Today, it's everywhere. Celebrities endorsing brands, brands integrating themselves into pop culture through film, TV, music, and social media. But in the early 1980s, this was all new, untapped territory. And that's when Pepsi bought the biggest pop star in the world.
The man behind the deal, former Pepsi CEO Roger Enrico, died on June 1 at the age of 71. It was Enrico who signed Jackson to a $5 million deal in 1983 to be the face of Pepsi's "choice of a new generation" marketing campaign, which became so popular that it forced Coke to alter its formula in a desperate move to seem progressive. And we all know how New Coke went down—as one of the biggest product and marketing failures of all time.
Jesse Kornbluth, who cowrote Enrico's 1986 book The Other Guy Blinked: How Pepsi Won the Cola Wars, wrote this week in the Huffington Post about the cultural impact those Jackson ads, that 97% of the American public "watched them at least a dozen times."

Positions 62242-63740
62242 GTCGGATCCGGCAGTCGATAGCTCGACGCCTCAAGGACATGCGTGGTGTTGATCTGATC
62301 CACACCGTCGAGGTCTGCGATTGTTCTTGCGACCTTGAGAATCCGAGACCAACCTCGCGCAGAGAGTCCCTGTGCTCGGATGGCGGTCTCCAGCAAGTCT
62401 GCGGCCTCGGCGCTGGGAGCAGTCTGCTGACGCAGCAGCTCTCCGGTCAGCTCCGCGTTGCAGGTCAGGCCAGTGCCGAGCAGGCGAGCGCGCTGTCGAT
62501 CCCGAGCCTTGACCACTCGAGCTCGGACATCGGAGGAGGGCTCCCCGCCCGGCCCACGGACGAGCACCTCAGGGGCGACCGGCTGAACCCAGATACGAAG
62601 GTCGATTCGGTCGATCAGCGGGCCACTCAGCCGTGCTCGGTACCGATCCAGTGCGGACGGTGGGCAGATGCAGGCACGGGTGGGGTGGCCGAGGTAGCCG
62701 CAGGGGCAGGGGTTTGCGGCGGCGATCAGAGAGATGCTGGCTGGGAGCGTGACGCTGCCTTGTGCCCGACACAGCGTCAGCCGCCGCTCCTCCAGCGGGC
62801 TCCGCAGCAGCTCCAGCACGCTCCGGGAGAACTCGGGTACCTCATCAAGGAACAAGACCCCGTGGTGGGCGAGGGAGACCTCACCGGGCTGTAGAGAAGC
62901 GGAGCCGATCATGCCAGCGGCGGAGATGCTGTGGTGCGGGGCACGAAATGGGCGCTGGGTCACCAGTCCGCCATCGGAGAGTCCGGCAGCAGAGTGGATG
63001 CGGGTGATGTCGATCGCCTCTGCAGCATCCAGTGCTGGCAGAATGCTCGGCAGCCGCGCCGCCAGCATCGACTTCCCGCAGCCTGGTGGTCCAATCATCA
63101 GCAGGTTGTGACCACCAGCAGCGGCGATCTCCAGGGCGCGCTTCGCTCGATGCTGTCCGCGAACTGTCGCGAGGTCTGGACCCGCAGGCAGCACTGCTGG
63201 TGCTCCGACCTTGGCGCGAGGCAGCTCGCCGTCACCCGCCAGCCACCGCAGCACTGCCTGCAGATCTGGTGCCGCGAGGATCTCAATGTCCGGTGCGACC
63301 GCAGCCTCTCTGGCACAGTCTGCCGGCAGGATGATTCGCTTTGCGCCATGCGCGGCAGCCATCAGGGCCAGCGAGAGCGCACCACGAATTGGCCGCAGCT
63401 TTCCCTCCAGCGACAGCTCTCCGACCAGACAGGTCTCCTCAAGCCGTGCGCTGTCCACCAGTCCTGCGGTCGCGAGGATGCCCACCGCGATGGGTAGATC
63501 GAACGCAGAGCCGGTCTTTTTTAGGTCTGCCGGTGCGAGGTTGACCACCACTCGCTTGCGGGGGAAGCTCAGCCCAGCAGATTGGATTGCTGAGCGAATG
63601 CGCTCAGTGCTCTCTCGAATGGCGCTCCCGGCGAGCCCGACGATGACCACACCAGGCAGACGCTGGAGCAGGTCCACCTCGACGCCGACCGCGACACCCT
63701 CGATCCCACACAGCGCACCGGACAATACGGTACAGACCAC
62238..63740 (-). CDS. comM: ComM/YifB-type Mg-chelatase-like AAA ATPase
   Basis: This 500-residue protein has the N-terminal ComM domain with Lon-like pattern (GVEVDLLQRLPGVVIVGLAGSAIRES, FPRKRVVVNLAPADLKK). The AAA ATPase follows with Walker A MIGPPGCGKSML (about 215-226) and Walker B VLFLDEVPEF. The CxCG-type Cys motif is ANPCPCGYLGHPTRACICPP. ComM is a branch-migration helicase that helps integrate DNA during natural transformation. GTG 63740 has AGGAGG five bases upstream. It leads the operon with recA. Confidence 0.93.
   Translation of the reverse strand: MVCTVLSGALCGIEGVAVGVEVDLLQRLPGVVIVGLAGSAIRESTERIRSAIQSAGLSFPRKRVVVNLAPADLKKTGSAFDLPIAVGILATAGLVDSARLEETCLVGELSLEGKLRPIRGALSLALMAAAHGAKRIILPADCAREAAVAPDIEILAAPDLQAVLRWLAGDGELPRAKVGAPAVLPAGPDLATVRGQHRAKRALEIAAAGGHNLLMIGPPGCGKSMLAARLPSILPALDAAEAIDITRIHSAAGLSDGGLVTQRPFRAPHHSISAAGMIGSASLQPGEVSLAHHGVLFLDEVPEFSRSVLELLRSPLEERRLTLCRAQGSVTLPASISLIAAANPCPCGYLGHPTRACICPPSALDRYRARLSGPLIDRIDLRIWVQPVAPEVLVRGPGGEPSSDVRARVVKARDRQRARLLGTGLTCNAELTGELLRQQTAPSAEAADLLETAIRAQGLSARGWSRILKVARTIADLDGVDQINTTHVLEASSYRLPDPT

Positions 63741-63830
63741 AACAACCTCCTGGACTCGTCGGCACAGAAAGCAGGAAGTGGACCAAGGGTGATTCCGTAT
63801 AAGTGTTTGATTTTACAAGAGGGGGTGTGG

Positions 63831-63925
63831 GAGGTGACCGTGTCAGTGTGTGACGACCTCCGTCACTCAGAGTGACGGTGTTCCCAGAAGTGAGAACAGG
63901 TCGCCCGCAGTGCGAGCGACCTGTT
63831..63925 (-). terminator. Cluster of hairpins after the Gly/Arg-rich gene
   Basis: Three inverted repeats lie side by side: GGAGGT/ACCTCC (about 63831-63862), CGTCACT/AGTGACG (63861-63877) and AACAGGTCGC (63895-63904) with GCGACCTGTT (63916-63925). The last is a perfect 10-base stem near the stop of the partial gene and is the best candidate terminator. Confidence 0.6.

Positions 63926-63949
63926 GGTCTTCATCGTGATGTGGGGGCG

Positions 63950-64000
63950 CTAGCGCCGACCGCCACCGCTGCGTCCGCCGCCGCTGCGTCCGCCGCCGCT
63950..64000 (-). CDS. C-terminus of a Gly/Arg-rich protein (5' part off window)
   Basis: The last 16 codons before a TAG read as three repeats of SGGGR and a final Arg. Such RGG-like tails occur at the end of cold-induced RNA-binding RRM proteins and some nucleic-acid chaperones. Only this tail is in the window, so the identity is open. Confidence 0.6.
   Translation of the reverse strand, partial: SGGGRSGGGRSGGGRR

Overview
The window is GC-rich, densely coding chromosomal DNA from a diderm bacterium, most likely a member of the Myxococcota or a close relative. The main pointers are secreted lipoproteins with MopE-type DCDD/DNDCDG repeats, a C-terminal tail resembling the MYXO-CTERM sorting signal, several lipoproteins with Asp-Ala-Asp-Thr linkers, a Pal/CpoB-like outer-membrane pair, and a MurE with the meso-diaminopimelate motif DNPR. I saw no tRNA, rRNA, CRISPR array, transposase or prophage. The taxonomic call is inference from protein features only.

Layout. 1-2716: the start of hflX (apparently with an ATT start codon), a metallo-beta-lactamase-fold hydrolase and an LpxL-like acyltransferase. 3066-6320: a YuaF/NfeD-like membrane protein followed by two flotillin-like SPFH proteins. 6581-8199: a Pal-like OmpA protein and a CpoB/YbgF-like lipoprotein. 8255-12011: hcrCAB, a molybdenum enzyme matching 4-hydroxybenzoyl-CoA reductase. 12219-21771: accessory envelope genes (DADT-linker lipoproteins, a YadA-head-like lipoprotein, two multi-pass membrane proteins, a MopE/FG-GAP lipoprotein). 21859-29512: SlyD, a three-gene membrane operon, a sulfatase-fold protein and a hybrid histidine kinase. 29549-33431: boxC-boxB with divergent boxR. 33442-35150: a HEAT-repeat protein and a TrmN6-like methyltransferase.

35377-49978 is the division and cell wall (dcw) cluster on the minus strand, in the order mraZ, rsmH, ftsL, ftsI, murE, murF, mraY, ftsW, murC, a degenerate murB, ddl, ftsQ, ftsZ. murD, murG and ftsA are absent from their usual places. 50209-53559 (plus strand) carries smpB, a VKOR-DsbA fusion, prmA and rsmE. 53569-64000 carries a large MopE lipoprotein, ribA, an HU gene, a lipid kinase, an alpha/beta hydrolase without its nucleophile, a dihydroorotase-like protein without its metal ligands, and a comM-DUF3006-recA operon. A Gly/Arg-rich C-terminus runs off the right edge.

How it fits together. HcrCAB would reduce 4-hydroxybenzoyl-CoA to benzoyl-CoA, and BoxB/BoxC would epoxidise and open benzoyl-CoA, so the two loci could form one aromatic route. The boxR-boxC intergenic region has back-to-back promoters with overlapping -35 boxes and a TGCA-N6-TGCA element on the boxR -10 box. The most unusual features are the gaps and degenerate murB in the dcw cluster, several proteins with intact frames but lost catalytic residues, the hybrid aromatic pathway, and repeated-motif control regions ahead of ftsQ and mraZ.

It didn't hurt that the ad was an adaptation of Jackson's hit song "Billie Jean," changing the chorus to "You're the Pepsi generation/Guzzle down and taste the thrill of the day/And feel the Pepsi way." Oh, and the mystery and controversy around the accident on set of that first ad that burned Michael Jackson's scalp only added to its popularity.
In a way, Enrico launched a new era in modern marketing, a version of which we're still living in, where brands crave, scrap, fight, and create to become part of pop culture.
Check out five of Pepsi's top Michael Jackson ads from the Enrico era, in the slide show above.